director: Tim Burton, Mike Johnson
starring: Johnny Depp, Helena Bonham-Carter, Emily Watson
running time: 76 mins
Ever since The Nightmare Before Christmas, Burton aficionados have been waiting for a return to his quirky stop-motion world. That’s not quite what Corpse Bride offers, but it does serve as a reassuring sign, along with the recent Wallace and Grommit release from stop-motion masters Aardman, that the art form still has life (and more than a little death) in it yet.
The film retells a classic Ukrainian folklore tale of a young man named Victor Van Dort [Johnny Depp] whose marriage to Victoria Everglott [Emily Watson] has been engineered by their parents to save the two families. Victor is a well meaning but utterly inept chap who, having discovered Victoria is in fact the girl of his dreams, gets cold feet after embarassing himself at the wedding rehearsal. Running off into the woods, through a “grave misunderstanding”, he accidentally marries the Corpse Bride [Helena Bonham-Carter] instead. Finding himself trapped in the underworld, he must fight his way back to the land of the living to be with his true love.
The voice acting in this film is first class, but what really makes it special is that despite a cast of big-name actors (including a host of Burton regulars), none of them are recognisable. We are not treated to the usual Madagascar-esque mediocrity where actors play themselves as is so common when A-list actors find themselves working in animated features. Rather, one would not even notice Depp’s presence as the lead were his name not thrust upon the screen. This anonymity serves incredibly well in avoiding detracting from the characters and the style.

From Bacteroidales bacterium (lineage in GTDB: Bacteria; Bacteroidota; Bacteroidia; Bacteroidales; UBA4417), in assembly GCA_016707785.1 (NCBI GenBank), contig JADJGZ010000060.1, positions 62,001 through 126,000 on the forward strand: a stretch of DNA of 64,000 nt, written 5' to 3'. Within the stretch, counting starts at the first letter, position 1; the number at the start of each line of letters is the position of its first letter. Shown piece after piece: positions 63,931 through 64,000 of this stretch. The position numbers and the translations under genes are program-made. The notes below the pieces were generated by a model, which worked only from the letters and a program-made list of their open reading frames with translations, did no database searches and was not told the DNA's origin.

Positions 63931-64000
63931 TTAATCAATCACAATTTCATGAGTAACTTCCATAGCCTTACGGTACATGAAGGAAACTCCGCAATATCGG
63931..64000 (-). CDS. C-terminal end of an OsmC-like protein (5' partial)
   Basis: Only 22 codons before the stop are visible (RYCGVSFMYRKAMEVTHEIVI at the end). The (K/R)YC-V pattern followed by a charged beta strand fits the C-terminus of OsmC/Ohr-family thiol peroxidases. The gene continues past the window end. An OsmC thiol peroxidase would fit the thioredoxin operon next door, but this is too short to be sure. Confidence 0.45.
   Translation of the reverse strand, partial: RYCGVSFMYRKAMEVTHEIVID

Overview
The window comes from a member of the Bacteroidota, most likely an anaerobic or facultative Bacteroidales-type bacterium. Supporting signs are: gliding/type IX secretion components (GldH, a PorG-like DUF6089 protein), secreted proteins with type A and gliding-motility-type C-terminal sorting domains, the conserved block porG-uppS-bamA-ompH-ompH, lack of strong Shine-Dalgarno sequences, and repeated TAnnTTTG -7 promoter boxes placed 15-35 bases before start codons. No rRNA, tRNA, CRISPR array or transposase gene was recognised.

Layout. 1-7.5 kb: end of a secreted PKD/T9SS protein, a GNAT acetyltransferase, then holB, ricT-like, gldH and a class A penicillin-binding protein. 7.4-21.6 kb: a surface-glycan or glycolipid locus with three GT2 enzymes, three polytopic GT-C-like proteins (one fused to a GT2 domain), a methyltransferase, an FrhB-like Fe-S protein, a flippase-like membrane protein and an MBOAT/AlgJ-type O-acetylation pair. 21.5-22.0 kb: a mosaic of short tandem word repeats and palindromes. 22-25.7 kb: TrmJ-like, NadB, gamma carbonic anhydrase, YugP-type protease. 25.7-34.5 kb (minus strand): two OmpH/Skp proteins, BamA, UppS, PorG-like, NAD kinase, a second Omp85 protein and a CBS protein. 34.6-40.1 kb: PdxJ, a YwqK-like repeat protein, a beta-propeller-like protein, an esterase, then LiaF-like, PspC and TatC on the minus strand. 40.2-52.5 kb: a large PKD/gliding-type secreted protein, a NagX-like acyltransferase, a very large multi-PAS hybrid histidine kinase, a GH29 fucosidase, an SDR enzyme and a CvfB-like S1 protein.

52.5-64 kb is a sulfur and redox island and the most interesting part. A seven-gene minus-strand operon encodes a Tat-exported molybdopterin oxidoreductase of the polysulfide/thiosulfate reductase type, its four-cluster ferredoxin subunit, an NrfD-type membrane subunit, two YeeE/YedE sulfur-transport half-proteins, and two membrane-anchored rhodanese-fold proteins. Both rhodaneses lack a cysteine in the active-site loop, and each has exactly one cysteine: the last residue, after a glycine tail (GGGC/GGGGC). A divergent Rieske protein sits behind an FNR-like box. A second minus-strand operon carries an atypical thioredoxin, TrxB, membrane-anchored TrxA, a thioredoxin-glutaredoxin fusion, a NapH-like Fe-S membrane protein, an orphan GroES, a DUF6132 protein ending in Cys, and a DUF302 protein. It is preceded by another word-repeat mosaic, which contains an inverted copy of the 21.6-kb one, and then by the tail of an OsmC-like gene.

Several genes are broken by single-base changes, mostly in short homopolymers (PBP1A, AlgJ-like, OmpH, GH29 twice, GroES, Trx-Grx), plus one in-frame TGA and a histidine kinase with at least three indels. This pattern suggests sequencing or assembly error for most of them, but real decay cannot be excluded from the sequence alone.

Visually beautifully macabre, the animation itself is flawless in its fluidity, and seems so smooth that one could often mistake it for a digital creation (indeed it looks far better than most of this year’s lacklustre digital fare). The designs are inimitably Burtonesque with awkwardly skewed architecture, gangly limbs and big expressive eyes. However the characters themselves seem utterly two-dimensional, with the possible exception of the Corpse Bride herself, eerily alluring to the point where we find ourselves hoping Victor will stay with her since she stands out from a slightly bland canvas. This being a kids movie, the question of necrophilia is thankfully left alone, settling for a tender approach to Victor and the Corpse Bride’s tragic situation. Meanwhile the dark humour follows the traditional mix of slapstick for the youngsters and wry satire for the more mature audience members, succeeding admirably on both counts.
Danny Elfman’s decent musical numbers, while much improved upon arriving in the land of the dead (where the visuals are infused with more warmth too), lack the colourful and charismatic composition that made his offerings in Nightmare so memorable. Indeed, this feeling permeates much of the proceedings, as everything which made the last outing so energetic here feels competent but somehow muted. It’s the sort of family film that Disney will be very happy to have produced but will leave Burton fans a little disappointed due to their understandably high expectations and the undeniably good but altogether safe result.